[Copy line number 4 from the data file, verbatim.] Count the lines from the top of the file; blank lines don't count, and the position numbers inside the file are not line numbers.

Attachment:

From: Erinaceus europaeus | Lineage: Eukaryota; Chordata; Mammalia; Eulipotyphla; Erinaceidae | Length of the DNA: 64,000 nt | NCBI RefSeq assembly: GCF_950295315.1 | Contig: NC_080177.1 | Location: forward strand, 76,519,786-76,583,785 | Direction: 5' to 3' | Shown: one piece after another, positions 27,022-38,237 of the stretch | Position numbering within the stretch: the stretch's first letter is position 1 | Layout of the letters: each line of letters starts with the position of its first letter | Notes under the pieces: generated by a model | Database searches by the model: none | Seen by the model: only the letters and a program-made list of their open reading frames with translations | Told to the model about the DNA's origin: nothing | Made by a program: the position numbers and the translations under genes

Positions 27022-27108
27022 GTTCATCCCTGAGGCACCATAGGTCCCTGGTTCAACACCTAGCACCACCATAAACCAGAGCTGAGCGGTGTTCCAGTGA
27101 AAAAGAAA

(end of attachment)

27101 AAAAGAAA